1. The latifolium, Broad-Leaved Water Parsnip, or Skirret, grows in rivers and fens, where it flowers in the months of July and August.—This herb is eaten by horses and hogs, but is disliked by sheep : the roots of this plant are very hurtful to man and cattle ; and ought, therefore, to be carefully avoided.
2. The anguslifolium, Upper Water-Parsnep, or Narrow-leaved Skirret, thrives in ditches and rivulets, where it flowers from July to September.—This plant, as Dr. Withering observes, " cer-tainly possesses active properties, which ought to be inquired into;' and Bechstkin remarks, that is is not less noxious in its effects ihan the preceding species.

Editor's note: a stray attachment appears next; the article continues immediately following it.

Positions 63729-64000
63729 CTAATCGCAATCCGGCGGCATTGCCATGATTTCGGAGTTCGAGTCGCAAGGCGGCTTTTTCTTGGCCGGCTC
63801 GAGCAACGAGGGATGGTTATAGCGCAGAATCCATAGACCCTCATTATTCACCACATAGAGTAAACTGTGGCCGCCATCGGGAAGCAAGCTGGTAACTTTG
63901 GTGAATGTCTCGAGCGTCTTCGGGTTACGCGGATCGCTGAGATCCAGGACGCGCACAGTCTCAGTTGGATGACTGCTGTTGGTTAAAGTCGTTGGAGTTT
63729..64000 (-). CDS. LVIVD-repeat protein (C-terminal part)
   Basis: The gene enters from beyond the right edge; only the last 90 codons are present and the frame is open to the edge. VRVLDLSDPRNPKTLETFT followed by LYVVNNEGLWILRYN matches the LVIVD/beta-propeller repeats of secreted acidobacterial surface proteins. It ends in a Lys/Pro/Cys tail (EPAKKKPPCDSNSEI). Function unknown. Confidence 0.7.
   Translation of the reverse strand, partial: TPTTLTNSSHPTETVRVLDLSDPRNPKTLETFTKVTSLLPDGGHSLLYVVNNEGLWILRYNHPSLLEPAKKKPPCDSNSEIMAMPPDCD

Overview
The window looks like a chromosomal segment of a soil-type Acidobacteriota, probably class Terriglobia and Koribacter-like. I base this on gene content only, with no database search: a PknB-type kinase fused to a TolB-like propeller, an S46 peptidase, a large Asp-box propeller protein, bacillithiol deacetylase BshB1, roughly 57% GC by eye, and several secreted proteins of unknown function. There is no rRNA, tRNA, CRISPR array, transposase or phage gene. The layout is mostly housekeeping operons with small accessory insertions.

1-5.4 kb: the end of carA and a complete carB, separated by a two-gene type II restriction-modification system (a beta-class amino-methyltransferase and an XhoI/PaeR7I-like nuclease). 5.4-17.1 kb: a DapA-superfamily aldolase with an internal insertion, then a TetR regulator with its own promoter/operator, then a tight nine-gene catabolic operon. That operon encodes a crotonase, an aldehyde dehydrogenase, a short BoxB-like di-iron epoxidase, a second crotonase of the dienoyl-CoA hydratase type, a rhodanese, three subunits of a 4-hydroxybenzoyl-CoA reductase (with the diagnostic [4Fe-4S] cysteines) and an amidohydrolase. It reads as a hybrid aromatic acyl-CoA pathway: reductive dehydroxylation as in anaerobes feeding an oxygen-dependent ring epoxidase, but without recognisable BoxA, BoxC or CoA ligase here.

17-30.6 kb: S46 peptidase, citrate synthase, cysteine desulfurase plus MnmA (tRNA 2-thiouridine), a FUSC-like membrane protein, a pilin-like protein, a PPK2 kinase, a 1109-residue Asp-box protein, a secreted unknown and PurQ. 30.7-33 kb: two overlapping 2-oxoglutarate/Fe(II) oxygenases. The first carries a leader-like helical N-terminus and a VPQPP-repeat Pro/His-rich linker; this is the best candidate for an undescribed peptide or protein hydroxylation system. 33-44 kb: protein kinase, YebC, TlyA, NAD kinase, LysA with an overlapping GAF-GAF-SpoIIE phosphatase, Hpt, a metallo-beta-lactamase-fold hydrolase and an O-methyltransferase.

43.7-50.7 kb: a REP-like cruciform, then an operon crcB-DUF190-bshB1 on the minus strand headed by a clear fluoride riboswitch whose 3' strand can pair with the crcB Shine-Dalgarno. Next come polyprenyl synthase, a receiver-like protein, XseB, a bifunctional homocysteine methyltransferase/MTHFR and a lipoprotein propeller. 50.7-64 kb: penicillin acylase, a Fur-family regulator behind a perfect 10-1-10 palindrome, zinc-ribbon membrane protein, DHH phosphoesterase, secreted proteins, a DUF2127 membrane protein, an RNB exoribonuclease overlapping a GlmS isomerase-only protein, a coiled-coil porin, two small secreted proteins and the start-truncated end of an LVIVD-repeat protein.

3. The nodiflorum, Creeping-or Procumbent at Water-Parsnip, grows in rivulets and ditches; flowers in the months of July and August.—This plant is very serviceable in diseases of the skin. Dr. Withering cured a child six years old of an obstinate cutaneous affection, by administering three large spoonfuls of the juice, twice a day. He likewise gave three or four ounces to adults, every morn-rag, in similar complaints, with the greatest advantage. Its juice is readily taken by children, when mixed with milk; and neither affects the head, the stomach, nor the bowels.